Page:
NEW ORLEANS (AP) — A suspect set for trial next month in a series of fires at African American churches in Louisiana is now scheduled for a change-of-plea hearing. Holden Matthews has pleaded not guilty to federal charges arising from the arson fires at south Louisiana churches. However, a...

ENTERTAINMENT

'NewsHour' host and debate moderator Jim Lehrer dies at 85

NEW YORK (AP) — Jim Lehrer, longtime host of the nightly PBS “NewsHour” whose serious, sober demeanor made him the choice to moderate 11 presidential debates between 1988 and 2012, has died, PBS said Thursday. He was 85.Lehrer died “peacefully in his sleep,”...

Brittany Howard looks past and forward ahead of the Grammys

NEW YORK (AP) — Leaving a successful band is never easy. For Brittany Howard, stepping away from the roots-rockers Alabama Shakes wasn't easy — but it was necessary.“Being on my own was really important to me creatively. It was a really big risk and it was a really big...

Review: Um, what? 'The Turning' is a muddled take on madness

It's really not a good sign when a movie ends with a bold, shocking flourish and much of the audience can be heard muttering through the credits: “Wait, um ... WHAT?”Not, “Ooh” or “Wow” or “Hmm" or "Interesting!” Nope, this is more like an...

U.S. & WORLD NEWS

15-year-old Gauff upsets '19 champ Osaka at Australian Open

MELBOURNE, Australia (AP) — Coco Gauff plays nothing like what her age — still just 15 — or...

Russian Auschwitz survivor: Only coincidence that I lived

MOSCOW (AP) — The 75 years since Yevgeny Kovalev was a teenage prisoner in Auschwitz have been marked by...

Book reveals 2 fathers linked by grief to 2015 Paris attacks

PARIS (AP) — Lola Salines happily accepted the last-minute concert ticket from a friend the night of Nov....

Thunberg brushes off mockery from US finance chief

DAVOS, Switzerland (AP) — Climate activist Greta Thunberg on Friday brushed off criticism and mockery from...

Russian Auschwitz survivor: Only coincidence that I lived

MOSCOW (AP) — The 75 years since Yevgeny Kovalev was a teenage prisoner in Auschwitz have been marked by...

N Korea names sharp-tongued army figure as foreign minister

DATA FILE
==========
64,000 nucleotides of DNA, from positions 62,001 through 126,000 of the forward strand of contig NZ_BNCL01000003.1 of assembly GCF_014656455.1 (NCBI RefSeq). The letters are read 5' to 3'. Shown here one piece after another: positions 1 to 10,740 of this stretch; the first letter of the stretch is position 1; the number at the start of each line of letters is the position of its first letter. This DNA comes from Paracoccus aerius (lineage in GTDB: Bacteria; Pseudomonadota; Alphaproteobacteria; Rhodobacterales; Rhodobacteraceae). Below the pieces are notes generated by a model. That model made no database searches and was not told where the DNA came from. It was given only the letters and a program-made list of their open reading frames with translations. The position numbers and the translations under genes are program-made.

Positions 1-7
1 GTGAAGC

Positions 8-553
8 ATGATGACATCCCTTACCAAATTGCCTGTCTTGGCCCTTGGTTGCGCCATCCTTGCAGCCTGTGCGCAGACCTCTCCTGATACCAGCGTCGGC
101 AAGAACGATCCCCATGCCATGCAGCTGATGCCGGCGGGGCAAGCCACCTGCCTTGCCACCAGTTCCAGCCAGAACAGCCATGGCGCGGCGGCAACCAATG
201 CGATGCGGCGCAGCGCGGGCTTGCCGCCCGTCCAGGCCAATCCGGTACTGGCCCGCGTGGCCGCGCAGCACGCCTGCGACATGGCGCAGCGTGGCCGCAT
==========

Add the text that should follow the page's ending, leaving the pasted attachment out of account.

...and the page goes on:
SEOUL, South Korea (AP) — North Korea has named a sharp-tongued former army officer with little foreign...

McMenamins
Valeria Fern

PHOENIX, Arizona—Araceli Rodriguez had prepared herself for her son's death ever since he joined the federal police in Mexico City. But what she didn't plan for was her son's disappearance on Nov. 16th 2009.

"I demanded an investigation," said Araceli, 49. The answer that came a year and six months later brought her to her knees: "Your son is dead you are never going to find his body because they disintegrated it.'" Members of organized crime were identified as the killers.

Araceli arrived in Phoenix, Arizona last week as part of the Caravan for Peace with Justice and Dignity denouncing the war on drugs that has cost a death toll depending on the source from 50,000 to 80,000 lives and the disappearance of over 10,000 Mexicans.

This is the third caravan lead by poet Javier Sicilia, since his 24-year-old son Juan Francisco was killed on March 2011 with six of his friends.

But this is the first time he takes a journey across the border to ask the government to stop sponsoring a failed war on drugs that he believes is being waged with "Mexican blood, and Mexican pain."

"We come here to say that [the U.S.] has a tremendous responsibility on this," said Sicilia. "The war on drugs is wrong. Drugs are not a national security issue, they are a public health issue."

Sicilia gave a speech in downtown Phoenix to hundreds of people, underscoring that the so-called "war on drugs" strategy was born under Richard Nixon's administration four decades ago. But the poet also recognized that it was president Felipe Calderón who declared a war on drugs, and that corruption in Mexico is one of the biggest challenges for those who want to change the system. He also added that Mexicans have all the right to demand the U.S. government do something about the violence that rages on south of the border.

"Here [in the US] are the addicts, and in order to protect those 23 million addicts we have a war. Here are the weapons that are legally arming the Mexican military through the Merida Plan and illegally through the... sale of weapons of mass murder and assault to organized crime," he said.

Through legislation known as the Merida Initiative, the U.S. sends annually nearly $500 million to support the Mexican military in the drug war.

Sicilia's call for peace in Mexico has galvanized many who have lost their loved ones in the war on drugs, and they decided to join his caravan to the U.S. They are here not only to lay blame on their neighbor to the north but also to plead for solidarity with the American citizenry.